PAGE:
On Improving the Backjump Level in PB Solvers

by   Romain Wallon, et al.

Current PB solvers implement many techniques inspired by the CDCL architecture of modern SAT solvers, so as to benefit from its practical efficiency. However, they also need to deal with the fact that many of the properties leveraged by this architecture are no longer true when considering PB constraints. In this paper, we focus on one of these properties, namely the optimality of the so-called first unique implication point (1-UIP). While it is well known that learning the first assertive clause produced during conflict analysis ensures to perform the highest possible backjump in a SAT solver, we show that there is no such guarantee in the presence of PB constraints. We also introduce and evaluate different approaches designed to improve the backjump level identified during conflict analysis by allowing to continue the analysis after reaching the 1-UIP. Our experiments show that sub-optimal backjumps are fairly common in PB solvers, even though their impact on the solver is not clear.


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0.1 Introduction

0.2 Preliminaries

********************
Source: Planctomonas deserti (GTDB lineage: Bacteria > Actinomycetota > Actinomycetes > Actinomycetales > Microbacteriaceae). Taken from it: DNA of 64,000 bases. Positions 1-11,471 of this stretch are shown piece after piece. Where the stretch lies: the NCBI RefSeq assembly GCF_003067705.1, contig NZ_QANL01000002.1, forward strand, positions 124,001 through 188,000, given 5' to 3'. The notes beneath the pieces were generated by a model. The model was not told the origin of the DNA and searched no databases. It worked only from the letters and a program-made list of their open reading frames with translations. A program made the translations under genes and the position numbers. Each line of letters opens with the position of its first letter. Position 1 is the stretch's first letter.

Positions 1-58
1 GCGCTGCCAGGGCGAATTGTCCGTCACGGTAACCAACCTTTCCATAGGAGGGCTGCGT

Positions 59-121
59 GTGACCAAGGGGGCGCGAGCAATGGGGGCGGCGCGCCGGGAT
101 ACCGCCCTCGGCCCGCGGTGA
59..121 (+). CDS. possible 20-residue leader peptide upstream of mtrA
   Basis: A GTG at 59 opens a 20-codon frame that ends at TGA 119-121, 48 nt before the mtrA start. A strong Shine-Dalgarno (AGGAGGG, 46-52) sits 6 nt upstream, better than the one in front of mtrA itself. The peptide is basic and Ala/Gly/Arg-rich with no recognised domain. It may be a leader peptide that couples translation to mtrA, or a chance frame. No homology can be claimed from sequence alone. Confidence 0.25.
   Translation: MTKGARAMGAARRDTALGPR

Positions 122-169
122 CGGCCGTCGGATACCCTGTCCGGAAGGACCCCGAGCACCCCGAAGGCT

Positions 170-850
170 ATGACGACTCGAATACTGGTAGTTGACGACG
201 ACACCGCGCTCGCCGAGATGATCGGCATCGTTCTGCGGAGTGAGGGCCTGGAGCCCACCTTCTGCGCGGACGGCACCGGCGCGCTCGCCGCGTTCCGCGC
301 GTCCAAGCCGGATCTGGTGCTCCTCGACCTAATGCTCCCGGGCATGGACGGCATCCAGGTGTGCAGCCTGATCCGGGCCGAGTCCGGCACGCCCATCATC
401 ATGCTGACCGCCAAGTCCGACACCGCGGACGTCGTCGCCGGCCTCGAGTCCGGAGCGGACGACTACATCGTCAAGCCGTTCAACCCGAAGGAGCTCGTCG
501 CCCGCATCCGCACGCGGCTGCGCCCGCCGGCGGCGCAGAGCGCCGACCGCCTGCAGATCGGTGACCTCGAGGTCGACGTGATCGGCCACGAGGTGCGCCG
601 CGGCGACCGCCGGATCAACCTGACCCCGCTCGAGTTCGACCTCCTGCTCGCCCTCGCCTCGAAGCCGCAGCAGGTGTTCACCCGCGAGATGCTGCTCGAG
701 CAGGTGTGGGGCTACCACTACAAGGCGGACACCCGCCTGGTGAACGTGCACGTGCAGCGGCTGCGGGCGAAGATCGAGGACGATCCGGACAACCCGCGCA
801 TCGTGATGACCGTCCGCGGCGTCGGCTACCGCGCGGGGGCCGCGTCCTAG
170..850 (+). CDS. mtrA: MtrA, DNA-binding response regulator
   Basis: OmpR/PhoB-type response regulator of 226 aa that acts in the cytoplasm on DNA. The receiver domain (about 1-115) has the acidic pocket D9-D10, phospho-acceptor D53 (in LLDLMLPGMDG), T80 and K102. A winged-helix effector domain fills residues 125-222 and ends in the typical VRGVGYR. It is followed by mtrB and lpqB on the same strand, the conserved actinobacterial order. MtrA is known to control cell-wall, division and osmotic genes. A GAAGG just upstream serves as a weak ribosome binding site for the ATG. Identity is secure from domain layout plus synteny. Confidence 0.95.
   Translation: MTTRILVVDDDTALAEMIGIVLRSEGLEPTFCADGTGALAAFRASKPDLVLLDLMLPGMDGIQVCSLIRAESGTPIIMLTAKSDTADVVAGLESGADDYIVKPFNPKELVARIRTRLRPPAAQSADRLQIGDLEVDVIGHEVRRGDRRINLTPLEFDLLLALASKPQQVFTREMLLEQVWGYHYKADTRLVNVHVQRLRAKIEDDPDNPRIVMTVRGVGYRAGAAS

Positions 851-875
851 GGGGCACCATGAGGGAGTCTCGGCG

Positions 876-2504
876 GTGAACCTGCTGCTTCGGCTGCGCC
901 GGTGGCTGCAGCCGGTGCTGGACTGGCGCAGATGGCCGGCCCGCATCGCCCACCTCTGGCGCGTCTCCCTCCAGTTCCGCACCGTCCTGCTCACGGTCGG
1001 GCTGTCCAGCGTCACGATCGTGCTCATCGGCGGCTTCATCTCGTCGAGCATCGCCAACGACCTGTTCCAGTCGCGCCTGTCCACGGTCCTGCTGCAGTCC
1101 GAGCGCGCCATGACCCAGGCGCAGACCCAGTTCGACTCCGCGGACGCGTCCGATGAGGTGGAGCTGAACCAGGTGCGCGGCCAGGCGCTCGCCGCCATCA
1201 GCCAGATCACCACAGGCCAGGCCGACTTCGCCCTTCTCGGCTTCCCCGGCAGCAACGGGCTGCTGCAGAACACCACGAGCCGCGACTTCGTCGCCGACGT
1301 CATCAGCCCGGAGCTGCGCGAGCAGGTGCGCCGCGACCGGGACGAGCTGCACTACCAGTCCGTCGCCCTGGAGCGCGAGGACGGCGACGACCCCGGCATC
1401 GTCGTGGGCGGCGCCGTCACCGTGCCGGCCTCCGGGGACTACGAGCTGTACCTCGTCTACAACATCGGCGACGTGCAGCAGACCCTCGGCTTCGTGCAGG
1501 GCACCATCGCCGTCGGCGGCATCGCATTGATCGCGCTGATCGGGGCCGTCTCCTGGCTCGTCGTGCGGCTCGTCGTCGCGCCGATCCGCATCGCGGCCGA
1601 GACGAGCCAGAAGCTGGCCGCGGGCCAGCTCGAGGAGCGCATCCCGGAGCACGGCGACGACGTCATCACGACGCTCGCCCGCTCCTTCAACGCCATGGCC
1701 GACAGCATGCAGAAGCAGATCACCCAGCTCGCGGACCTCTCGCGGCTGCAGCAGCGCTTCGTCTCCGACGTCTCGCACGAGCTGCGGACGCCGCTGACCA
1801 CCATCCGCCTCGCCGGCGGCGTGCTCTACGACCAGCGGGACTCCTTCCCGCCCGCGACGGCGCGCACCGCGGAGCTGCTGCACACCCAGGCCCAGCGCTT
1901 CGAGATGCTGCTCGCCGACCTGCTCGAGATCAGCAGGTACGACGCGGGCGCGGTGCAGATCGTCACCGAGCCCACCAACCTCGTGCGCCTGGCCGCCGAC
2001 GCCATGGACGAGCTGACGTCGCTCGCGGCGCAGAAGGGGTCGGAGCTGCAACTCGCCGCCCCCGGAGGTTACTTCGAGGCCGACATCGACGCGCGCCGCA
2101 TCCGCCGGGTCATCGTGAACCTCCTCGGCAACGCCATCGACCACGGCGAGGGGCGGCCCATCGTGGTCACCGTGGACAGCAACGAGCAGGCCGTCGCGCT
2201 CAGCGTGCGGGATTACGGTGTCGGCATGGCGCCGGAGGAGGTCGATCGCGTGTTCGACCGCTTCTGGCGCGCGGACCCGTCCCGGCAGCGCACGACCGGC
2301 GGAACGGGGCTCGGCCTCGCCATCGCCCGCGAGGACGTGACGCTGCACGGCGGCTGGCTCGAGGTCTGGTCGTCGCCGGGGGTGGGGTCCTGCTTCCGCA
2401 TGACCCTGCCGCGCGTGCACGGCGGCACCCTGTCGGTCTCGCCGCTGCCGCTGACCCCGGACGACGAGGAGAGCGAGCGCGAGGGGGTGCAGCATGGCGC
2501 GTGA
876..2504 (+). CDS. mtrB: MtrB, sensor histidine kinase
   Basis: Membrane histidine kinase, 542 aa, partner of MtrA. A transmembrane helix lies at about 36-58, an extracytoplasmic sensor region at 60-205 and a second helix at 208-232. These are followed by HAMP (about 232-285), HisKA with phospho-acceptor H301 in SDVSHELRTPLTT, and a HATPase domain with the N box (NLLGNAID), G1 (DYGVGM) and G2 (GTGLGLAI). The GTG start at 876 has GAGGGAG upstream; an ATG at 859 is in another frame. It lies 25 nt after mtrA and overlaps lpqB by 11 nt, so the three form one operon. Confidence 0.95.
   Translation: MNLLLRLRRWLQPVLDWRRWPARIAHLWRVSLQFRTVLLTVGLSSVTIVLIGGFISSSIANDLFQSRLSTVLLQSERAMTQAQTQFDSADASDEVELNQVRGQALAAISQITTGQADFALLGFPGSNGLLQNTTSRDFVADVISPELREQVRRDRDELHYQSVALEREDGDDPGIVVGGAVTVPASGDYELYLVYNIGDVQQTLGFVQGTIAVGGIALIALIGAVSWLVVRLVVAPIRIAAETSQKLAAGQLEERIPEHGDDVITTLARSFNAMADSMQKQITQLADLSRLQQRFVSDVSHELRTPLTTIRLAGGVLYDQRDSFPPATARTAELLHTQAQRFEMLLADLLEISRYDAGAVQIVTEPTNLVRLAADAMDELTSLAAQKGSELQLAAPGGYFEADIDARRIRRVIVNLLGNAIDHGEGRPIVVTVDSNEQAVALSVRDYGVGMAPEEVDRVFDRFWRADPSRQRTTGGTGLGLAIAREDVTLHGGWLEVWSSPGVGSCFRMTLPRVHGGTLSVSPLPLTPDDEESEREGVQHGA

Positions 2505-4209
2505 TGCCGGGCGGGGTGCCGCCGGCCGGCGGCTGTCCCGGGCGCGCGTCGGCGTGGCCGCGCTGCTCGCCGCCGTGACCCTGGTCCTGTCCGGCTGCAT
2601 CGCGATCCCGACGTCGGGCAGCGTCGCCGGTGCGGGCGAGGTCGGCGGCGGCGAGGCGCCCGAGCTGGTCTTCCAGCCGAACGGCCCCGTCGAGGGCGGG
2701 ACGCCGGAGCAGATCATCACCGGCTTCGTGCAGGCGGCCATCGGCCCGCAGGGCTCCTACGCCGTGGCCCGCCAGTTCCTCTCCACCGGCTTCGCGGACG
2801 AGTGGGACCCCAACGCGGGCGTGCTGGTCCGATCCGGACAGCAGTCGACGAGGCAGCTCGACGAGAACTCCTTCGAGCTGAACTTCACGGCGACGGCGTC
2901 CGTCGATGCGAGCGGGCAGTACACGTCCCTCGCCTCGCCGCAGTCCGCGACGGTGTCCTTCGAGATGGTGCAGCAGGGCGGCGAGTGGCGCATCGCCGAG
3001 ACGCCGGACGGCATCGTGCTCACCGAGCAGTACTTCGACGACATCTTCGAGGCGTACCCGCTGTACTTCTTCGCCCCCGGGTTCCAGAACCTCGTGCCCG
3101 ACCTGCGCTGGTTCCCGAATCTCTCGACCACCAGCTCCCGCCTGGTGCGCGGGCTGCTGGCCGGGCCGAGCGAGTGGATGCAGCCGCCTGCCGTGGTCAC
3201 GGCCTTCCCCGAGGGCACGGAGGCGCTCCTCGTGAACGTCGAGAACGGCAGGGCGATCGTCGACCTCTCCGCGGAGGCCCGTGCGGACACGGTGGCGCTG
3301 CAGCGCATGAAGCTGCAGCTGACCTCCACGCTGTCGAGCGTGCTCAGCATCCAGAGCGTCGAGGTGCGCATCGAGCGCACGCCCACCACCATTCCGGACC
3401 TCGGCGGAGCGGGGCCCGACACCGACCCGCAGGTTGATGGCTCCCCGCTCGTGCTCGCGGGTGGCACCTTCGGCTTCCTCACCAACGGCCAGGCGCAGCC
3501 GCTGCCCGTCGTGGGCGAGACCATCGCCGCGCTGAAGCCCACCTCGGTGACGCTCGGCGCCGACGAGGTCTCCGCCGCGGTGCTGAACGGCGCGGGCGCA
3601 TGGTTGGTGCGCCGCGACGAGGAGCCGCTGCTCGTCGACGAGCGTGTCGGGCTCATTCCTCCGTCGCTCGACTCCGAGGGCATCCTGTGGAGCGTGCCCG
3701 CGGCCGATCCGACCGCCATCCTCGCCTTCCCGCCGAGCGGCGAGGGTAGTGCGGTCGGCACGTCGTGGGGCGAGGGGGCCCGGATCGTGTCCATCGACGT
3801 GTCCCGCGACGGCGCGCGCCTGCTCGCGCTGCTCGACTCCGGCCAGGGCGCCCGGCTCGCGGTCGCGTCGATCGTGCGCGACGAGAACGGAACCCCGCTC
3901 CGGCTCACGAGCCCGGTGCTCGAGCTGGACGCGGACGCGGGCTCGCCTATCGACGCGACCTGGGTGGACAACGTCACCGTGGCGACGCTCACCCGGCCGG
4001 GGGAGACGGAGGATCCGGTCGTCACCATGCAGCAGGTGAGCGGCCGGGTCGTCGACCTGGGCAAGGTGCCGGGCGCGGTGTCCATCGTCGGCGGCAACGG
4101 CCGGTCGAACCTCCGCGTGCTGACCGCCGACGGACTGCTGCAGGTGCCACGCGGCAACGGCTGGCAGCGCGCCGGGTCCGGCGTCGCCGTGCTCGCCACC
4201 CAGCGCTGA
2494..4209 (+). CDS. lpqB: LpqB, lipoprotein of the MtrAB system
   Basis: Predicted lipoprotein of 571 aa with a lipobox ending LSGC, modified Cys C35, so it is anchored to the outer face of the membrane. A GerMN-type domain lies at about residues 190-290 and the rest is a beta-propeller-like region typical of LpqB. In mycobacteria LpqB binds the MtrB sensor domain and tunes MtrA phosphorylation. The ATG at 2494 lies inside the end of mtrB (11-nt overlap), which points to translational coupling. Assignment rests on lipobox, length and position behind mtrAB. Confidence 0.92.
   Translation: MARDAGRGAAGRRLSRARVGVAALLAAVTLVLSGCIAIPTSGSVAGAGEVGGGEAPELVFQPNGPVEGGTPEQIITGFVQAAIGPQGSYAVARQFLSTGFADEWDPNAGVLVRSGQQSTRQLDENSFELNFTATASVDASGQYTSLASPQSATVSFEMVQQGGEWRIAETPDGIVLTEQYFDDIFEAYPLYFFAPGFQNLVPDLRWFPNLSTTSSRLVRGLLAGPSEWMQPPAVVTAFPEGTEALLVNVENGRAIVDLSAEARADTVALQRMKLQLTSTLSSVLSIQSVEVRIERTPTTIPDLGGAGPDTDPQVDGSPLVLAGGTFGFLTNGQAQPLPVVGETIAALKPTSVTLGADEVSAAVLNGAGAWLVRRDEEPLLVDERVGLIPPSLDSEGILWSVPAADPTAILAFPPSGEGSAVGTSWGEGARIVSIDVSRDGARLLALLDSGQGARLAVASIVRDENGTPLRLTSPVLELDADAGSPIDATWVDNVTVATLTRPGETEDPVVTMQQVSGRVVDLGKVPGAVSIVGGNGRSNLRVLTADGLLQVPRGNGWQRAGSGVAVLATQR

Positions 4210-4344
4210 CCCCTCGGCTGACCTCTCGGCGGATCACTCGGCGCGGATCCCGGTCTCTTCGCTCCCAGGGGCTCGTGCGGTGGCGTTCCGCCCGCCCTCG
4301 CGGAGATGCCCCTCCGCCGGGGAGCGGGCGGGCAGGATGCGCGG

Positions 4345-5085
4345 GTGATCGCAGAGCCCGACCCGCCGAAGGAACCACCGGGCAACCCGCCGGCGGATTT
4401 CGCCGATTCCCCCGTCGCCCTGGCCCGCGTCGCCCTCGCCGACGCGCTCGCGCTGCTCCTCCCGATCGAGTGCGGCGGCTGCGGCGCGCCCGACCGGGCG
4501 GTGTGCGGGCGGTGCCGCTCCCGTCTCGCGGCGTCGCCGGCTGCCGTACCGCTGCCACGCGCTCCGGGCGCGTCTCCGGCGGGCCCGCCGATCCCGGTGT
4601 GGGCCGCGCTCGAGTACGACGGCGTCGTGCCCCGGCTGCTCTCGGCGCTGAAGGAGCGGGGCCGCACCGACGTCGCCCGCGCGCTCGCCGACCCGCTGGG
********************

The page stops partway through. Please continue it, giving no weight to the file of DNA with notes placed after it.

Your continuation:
0.3 Sub-Optimal Backjumps in PB Solvers

0.4 Towards an Improvement of the Backjump Level

0.5 Experimental Results

0.6 Conclusion


The author is grateful to the anonymous reviewers for their numerous comments, that greatly helped to improve the paper. The author is also grateful to the CRIL laboratory (CNRS UMR 8188, Université d’Artois) for having supplied the computational resources on which the experiments presented in this paper have been run. This publication was supported by the Chair “Integrated Urban Mobility”, backed by L’X – École Polytechnique and La Fondation de l’École Polytechnique and sponsored by Uber. The Partners of the Chair shall not under any circumstances accept any liability for the content of this publication, for which the author shall be solely liable.